Iran condemns 'insulting' Charlie Hebdo prophet cover

Iran condemns 'insulting' Charlie Hebdo prophet cover
A picture taken in Tehran on January 12, 2015 shows the front pages of Iranian newspapers displaying headlines, in response to the recent Islamist attacks that killed 17 people, most at the Paris offices of satirical magazine Charlie Hebdo.

TEHRAN - Iran condemned Wednesday the publication of a new cartoon of the Prophet Mohammed by the French satirical magazine Charlie Hebdo, saying it was "insulting" and "provocative".

In defiance of Islamist gunmen who killed its staff last week, Charlie Hebdo's first edition since pictured a tearful Mohammed on its front page holding a sign saying "Je suis Charlie" ("I am Charlie").

The prophet is shown under the ambiguous headline "All is forgiven." Iran, an Islamic republic, denounced the massacre of 12 people at the magazine's Paris office the day it occurred, a stance repeated by foreign ministry spokeswoman Marzieh Afkham on Wednesday.

The killings bore "no closeness or similarity to Islam" and were "in complete contradiction to Islamic teaching," she said.

However the new cartoon "provokes the emotions of Muslims around the world and hurts their feelings, and could fan the flame of a vicious circle of extremism," she told reporters.

Afkham said the cover image was an "abuse of freedom of speech, which is common in the West these days." "We condemn provocative moves and we regard the move by this weekly as being insulting," Afkham said, describing it as "not acceptable" and arguing that such "abuse should be prevented".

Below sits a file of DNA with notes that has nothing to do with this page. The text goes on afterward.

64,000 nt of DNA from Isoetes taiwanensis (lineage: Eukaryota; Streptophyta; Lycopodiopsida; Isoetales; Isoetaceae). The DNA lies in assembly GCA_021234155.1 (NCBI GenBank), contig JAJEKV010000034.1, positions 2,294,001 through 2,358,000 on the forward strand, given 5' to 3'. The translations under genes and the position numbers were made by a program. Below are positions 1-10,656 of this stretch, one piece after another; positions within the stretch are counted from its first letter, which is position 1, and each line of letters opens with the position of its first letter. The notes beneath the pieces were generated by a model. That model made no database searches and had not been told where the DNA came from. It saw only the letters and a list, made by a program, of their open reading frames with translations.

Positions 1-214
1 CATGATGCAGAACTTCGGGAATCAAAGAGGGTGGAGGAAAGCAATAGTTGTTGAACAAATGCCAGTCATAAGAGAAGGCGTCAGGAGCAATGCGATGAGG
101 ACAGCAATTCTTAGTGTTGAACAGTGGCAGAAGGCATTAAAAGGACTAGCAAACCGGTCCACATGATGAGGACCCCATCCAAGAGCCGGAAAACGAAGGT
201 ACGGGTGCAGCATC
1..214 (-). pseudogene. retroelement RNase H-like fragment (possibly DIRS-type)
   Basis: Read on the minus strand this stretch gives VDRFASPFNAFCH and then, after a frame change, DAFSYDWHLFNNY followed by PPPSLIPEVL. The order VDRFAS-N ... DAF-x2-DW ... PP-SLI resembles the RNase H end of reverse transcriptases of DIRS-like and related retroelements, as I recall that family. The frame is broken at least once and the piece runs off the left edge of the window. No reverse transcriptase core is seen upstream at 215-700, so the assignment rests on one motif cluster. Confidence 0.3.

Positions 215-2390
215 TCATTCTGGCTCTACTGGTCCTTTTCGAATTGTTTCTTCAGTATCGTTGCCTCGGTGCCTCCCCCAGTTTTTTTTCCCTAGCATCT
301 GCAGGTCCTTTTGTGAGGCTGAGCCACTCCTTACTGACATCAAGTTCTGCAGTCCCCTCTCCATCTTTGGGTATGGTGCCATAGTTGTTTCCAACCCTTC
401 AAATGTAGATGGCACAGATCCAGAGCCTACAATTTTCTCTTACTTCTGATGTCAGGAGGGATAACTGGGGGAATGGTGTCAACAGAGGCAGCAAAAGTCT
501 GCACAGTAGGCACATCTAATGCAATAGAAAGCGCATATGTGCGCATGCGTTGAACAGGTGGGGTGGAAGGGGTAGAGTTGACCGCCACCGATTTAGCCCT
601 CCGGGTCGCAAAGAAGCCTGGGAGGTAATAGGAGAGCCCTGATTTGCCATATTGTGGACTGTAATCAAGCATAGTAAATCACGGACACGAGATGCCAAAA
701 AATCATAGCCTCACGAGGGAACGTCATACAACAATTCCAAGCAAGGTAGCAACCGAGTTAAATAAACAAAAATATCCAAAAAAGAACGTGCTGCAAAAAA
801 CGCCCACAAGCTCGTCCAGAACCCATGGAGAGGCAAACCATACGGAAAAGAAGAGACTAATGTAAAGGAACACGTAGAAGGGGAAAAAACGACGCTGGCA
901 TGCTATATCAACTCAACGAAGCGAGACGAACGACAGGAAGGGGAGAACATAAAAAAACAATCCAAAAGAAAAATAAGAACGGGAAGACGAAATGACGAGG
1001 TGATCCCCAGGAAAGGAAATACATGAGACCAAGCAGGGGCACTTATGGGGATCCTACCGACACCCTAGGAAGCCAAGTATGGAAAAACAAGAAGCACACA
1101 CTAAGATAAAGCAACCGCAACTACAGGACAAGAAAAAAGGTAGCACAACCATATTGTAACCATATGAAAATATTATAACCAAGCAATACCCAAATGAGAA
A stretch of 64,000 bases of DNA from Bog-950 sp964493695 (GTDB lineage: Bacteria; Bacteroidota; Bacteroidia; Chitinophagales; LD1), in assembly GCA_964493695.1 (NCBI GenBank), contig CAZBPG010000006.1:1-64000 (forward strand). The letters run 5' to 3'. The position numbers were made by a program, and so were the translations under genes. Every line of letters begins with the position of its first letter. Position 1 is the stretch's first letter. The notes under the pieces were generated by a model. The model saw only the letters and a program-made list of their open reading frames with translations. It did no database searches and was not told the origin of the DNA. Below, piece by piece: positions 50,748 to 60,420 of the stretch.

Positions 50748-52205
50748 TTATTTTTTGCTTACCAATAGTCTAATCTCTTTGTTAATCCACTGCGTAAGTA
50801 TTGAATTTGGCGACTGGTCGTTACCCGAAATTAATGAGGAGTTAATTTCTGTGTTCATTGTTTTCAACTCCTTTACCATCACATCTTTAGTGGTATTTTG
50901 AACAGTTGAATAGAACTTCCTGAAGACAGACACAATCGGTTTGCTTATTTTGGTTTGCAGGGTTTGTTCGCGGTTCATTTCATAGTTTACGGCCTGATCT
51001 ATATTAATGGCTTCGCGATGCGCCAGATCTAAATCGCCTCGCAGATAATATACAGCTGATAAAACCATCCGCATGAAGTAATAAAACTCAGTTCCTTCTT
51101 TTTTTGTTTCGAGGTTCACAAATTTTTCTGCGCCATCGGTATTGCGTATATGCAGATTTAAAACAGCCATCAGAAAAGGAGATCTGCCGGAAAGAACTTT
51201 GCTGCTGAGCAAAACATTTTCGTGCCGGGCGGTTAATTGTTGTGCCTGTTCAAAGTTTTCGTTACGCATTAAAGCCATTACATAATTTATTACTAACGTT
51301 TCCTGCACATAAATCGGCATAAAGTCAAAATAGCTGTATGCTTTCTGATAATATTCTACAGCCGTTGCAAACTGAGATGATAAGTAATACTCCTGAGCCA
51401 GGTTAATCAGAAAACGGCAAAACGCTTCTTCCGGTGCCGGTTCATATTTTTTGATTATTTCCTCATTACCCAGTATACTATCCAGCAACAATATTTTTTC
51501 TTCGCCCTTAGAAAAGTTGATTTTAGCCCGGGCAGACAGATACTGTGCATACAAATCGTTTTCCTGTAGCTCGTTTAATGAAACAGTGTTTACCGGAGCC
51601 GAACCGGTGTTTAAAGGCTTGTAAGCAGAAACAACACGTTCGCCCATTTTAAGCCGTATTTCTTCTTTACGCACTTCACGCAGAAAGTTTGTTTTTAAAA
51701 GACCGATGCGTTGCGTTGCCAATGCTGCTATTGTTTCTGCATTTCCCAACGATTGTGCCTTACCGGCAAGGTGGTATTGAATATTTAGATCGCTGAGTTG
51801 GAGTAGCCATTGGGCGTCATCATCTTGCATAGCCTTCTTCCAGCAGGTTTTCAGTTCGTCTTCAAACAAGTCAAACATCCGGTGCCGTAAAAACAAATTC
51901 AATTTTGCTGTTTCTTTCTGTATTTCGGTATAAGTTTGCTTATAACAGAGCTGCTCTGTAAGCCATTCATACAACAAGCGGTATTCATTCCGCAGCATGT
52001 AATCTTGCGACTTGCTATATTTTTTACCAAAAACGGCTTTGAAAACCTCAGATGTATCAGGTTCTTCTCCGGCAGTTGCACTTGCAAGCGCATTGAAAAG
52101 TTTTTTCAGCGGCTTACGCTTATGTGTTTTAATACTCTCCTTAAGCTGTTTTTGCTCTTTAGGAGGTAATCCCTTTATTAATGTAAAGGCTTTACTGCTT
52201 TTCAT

"Respecting the beliefs and values of followers of divine religions is an acceptable principle," she added.

The cartoonist Renald "Luz" Luzier said he cried after drawing the new image of Mohammed.

Charlie Hebdo has angered Muslims in the past by printing cartoons lampooning the prophet and Islam.

Most followers of Islam feel any depiction of the prophet is sacrilege and the cartoon has already triggered strong reactions in the Muslim world.

The issue is notable in Iran because the leader of its 1979 Islamic revolution Ruhollah Khomeini declared a fatwa urging the killing of Salman Rushdie, the British-Indian writer, for allegedly insulting Islam with his 1988 book "The Satanic Verses".

The new cartoon from Charlie Hebdo has raised fears of a repeat of the violent 2006 protests over the cartoons of Mohammed printed in Danish daily Jyllands-Posten.

Some Iranian media outlets reacted angrily to the latest cartoon of the prophet. Ya Lesserat, the weekly publication of the ultra-conservative Ansar Hezbollah political group, drew a parallel with Rushdie.

"The successful mass execution of the infidels of Charlie Hebdo is a sign... to those who have forgotten the verdict against Salman Rushdie and have forgotten these past nine years the crimes committed by the infidels of Charlie Hebdo," it said.

Iranian state broadcaster IRIB said on its website the new cartoon of the prophet "has completed the insult of Daesh," using the Arabic acronym for the Islamic State (IS) militant group fighting in Iraq and Syria.

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